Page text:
A chain mechanism for flagellum growth.
Bacteria swim by means of long flagella extending from the cell surface. These are assembled from thousands of protein subunits translocated across the cell membrane by an export machinery at the base of each flagellum. Unfolded subunits then transit through a narrow channel at the core of the growing flagellum to the tip, where they crystallize into the nascent structure. As the flagellum lengthens outside the cell, the rate of flagellum growth does not change. The mystery is how subunit transit is maintained at a constant rate without a discernible energy source in the channel of the external flagellum. We present evidence for a simple physical mechanism for flagellum growth that harnesses the entropic force of the unfolded subunits themselves. We show that a subunit docked at the export machinery can be captured by a free subunit through head-to-tail linkage of juxtaposed amino (N)- and carboxy (C)-terminal helices. We propose that sequential rounds of linkage would generate a multisubunit chain that pulls successive subunits into and through the channel to the flagellum tip, and by isolating filaments growing on bacterial cells we reveal the predicted chain of head-to-tail linked subunits in the transit channel of flagella. Thermodynamic analysis confirms that links in the subunit chain can withstand the pulling force generated by rounds of subunit crystallization at the flagellum tip, and polymer theory predicts that as the N terminus of each unfolded subunit crystallizes, the entropic force at the subunit C terminus would increase, rapidly overcoming the threshold required to pull the next subunit from the export machinery. This pulling force would adjust automatically over the increasing length of the growing flagellum, maintaining a constant rate of subunit delivery to the tip.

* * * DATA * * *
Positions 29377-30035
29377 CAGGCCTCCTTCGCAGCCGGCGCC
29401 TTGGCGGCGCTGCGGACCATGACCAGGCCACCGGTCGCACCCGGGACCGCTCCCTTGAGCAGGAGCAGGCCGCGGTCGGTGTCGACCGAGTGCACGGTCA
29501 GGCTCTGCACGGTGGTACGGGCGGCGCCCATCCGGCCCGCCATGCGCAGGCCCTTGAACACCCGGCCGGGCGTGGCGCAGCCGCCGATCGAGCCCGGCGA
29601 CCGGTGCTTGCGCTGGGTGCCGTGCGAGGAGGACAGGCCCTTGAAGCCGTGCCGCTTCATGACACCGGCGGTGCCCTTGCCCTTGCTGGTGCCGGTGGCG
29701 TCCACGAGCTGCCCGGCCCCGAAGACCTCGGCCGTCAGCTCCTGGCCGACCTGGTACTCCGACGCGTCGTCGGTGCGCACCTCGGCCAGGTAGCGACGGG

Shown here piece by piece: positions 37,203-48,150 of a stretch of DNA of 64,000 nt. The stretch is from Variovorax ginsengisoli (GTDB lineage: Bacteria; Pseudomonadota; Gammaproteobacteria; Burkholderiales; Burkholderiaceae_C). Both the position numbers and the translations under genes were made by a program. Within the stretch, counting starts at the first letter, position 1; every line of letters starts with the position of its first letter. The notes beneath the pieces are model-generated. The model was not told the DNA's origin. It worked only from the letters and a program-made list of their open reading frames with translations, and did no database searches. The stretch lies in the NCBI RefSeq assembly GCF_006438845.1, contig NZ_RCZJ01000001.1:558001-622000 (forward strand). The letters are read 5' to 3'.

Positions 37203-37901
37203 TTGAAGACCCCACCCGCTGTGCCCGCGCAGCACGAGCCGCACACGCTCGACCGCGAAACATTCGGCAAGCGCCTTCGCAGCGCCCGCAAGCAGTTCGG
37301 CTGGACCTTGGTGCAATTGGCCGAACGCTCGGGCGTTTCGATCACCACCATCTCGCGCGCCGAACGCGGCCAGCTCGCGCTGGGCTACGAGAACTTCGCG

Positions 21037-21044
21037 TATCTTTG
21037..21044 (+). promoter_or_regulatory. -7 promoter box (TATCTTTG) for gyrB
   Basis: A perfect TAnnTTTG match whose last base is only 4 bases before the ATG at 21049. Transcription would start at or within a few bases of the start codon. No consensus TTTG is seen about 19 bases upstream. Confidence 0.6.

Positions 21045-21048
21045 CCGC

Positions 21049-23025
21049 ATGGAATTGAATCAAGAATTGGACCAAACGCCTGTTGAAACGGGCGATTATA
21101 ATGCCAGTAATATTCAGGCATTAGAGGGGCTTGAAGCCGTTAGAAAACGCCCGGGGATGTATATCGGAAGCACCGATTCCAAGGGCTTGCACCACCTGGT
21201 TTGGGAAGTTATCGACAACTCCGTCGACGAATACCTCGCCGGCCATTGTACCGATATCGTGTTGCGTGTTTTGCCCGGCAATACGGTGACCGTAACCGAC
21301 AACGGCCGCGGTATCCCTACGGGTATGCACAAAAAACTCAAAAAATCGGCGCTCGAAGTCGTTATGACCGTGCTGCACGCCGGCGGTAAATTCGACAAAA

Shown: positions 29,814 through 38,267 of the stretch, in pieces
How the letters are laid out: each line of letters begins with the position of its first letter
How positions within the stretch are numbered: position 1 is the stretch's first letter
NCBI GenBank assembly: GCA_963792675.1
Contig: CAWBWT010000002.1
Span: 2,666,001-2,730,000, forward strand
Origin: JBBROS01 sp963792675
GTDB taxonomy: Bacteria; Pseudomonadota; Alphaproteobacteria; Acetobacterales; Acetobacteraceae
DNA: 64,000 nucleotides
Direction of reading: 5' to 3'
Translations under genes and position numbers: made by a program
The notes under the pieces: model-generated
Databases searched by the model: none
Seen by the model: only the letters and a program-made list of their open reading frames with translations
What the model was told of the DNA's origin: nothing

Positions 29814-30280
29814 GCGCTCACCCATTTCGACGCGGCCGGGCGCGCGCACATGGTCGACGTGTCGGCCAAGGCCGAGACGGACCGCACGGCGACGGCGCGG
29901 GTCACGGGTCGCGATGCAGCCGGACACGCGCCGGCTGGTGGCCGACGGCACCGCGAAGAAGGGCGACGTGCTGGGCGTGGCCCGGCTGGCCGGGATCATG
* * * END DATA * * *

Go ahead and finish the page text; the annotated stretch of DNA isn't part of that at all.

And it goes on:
Wellcome Trust (082895/Z/07/Z)